School of Science & Engineering
The computer science major at Anderson University emphasizes hands-on application of knowledge by incorporating state-of-the-art programming techniques and tools throughout the curriculum, which meets the most recent guidelines of the Association of Computing Machinery for computer science programs.
In computer science courses, core concepts are taught in an applied environment, allowing students to immediately see the applications of the material that they are learning. Modern software development tools are woven throughout the program, so that students gain experience using cutting-edge techniques recommended by our industry partners. Additionally, cybersecurity principles are incorporated through several courses, such as Computer Networks, Operating Systems, Software Engineering, and Applied Cryptography and Cybersecurity. The importance of incorporating the security viewpoint in software design is critical to nearly every application in today’s world.
Employers of our student interns and graduates describe the winning combination of core computing knowledge, programming ability, and excellent communication and teamwork skills that Anderson University students demonstrate. The liberal arts education that our students receive is an important contribution to their successful careers.
At Anderson University, computer science students are encouraged to pursue hands-on experiential learning starting their freshman year. Most students graduate with at least two internships on their résumé, allowing them to see what a “real-world” job is like in different areas of the computer science field. This rich experience guides students as they start their career after graduation, and allows their résumé to stand out from other applications for full-time positions.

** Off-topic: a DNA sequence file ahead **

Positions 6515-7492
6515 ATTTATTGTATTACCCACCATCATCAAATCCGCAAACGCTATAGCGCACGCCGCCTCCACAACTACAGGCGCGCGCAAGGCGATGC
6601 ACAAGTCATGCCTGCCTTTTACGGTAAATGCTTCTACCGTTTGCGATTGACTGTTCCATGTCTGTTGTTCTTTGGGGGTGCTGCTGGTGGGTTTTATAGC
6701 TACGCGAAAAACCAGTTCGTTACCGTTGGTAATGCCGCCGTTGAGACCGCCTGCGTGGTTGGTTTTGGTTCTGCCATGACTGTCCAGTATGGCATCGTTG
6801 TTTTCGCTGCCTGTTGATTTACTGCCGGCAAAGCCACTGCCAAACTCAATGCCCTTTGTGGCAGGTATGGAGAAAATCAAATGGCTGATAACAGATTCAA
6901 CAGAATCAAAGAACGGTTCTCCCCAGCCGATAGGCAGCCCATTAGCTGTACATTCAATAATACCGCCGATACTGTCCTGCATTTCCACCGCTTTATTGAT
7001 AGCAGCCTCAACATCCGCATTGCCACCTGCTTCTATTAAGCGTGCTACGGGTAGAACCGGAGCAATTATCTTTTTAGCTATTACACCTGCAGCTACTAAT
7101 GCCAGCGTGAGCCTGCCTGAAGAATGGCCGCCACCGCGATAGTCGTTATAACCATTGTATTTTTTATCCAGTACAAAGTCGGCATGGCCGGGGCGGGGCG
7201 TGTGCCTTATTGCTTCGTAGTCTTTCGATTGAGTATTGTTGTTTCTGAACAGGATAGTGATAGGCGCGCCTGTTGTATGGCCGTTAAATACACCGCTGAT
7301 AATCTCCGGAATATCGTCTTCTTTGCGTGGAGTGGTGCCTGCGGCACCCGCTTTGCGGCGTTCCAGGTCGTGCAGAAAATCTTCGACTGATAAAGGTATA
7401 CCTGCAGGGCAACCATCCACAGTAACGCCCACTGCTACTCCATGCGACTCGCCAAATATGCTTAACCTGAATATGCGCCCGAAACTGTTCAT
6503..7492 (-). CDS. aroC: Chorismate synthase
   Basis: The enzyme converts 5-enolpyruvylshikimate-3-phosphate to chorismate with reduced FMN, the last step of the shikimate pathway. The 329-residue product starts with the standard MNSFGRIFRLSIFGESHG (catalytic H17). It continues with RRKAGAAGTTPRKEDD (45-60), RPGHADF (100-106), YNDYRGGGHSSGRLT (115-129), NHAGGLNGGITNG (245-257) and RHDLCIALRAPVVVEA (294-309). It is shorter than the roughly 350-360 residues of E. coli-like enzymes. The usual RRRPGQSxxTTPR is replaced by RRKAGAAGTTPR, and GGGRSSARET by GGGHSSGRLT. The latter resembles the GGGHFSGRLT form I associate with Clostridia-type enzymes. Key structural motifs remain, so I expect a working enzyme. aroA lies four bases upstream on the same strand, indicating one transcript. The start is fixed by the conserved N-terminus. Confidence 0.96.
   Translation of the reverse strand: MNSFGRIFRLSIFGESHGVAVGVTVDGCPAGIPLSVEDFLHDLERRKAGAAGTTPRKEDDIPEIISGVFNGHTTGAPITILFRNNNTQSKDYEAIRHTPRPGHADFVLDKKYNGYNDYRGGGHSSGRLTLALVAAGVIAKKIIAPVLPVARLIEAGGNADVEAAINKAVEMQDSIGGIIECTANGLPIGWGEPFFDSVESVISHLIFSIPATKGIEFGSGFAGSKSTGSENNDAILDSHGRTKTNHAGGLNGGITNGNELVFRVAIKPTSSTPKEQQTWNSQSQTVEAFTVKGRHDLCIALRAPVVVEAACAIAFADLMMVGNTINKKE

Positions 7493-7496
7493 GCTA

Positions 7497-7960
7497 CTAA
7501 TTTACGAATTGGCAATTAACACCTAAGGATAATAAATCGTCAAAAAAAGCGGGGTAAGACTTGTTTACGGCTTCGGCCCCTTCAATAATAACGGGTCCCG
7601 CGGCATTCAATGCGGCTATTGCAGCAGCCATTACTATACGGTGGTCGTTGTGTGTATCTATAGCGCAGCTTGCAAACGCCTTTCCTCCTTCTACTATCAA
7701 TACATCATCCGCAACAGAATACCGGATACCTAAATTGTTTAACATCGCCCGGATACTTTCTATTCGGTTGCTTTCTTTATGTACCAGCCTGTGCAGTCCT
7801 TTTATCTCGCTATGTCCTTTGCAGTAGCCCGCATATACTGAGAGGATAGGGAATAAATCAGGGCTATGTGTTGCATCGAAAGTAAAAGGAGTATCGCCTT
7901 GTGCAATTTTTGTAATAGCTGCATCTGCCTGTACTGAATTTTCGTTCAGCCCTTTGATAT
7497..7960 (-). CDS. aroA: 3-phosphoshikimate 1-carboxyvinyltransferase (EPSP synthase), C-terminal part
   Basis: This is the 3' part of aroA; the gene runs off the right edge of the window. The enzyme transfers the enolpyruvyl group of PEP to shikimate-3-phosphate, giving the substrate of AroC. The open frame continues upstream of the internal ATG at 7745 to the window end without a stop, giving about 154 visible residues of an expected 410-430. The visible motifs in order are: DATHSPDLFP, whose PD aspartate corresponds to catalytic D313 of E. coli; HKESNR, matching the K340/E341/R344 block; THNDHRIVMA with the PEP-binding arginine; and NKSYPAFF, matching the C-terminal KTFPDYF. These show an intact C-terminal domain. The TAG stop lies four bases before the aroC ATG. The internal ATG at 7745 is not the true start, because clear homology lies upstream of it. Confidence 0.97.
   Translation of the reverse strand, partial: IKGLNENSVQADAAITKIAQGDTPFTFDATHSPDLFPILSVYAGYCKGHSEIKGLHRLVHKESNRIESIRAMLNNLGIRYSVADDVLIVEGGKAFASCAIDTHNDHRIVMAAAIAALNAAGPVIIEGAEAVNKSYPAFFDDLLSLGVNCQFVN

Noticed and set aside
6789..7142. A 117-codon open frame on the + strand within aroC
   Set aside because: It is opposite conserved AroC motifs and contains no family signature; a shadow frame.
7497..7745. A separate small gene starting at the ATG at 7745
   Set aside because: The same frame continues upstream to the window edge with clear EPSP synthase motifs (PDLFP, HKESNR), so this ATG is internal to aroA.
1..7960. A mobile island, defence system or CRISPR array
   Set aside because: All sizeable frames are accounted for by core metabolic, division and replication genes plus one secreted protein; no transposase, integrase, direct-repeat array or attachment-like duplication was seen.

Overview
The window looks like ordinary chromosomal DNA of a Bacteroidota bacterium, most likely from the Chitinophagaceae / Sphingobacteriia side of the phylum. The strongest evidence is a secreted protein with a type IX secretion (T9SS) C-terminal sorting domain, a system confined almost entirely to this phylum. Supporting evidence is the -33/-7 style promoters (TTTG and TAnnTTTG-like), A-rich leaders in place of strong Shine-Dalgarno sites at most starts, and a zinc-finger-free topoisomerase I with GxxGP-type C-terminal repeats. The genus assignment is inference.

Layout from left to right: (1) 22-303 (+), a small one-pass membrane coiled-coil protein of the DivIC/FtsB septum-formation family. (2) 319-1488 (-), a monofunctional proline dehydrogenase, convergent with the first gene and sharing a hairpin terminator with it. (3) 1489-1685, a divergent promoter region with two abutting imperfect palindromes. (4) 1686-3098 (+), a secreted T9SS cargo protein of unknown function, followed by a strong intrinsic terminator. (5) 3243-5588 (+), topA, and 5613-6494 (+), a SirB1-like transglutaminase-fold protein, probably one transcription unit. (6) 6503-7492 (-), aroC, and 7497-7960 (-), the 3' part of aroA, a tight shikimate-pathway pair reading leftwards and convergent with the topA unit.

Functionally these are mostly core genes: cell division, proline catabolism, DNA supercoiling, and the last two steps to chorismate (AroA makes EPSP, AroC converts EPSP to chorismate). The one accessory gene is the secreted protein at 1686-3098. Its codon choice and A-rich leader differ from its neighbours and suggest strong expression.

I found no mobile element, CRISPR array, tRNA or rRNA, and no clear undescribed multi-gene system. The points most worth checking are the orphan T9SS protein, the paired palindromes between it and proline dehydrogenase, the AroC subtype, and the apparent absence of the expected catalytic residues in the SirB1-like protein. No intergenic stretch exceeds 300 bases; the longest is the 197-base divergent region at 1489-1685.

AU offers two degrees in computer science.
- BA in Computer Science (graduate in three or four years)
- BS in Computer Science
The computer science department also offers a major in cybersecurity.
Computer science can be completed by a well-motivated student in three years. It can also be paired with other majors as a double major over four years, including English, writing, cybersecurity, and mathematics.
Students wanting to pair computer science with another major can complete the 32-hour complementary major with another bachelor of arts major, such as cybersecurity, chemistry, mathematics, English, physics, accounting, or finance.
The computer science minor is well-suited for math and science majors, as well as those students pursuing a career in medicine and life sciences. The information systems minor focuses on business applications of computing.
- Computer Science
- Information Systems
- Database Programming
- Data Structures and Algorithms
- Introduction to Web Applications
- Computer Networks
- Operating Systems
- Software Engineering
- Senior Design I and II
The 59-hour BA in Computer Science includes 6 credit hours of computer science electives, chosen in consultation with the student’s advisor to best prepare the student for their desired career path. The 82-hour BS in Computer Science includes 10 credit hours of computer science electives, plus a rich selection of courses from mathematics, physics, and additional science electives.
Accelerate Your Career
Want to earn both your bachelor’s and master’s degrees in just four years? Anderson University and Ball State University have an agreement to facilitate your accelerated program of study. You can earn your BA in Computer Science here at AU, and then transition to BSU to earn your Master’s of Science in Information and Communication Sciences. Most of our AU students gain placement in the BSU graduate assistantship program, which makes grad school tuition very affordable.
Tech talks provide a glimpse of industry and research to our undergraduate students. We bring in 5-6 guest speakers per semester in areas related to computer science and cybersecurity.
Fall semester tech talks included:
● Jim Ostrognai, vice president of engineering, Salesforce, “LifeHacks: Things I wish someone would have told me when I was at A)”
● Bob Huba, former system security architect and team lead for the Security Incident Response Team at Emerson Automation Solutions, “Critical infrastructure cybersecurity: Using the internet to make things go boom”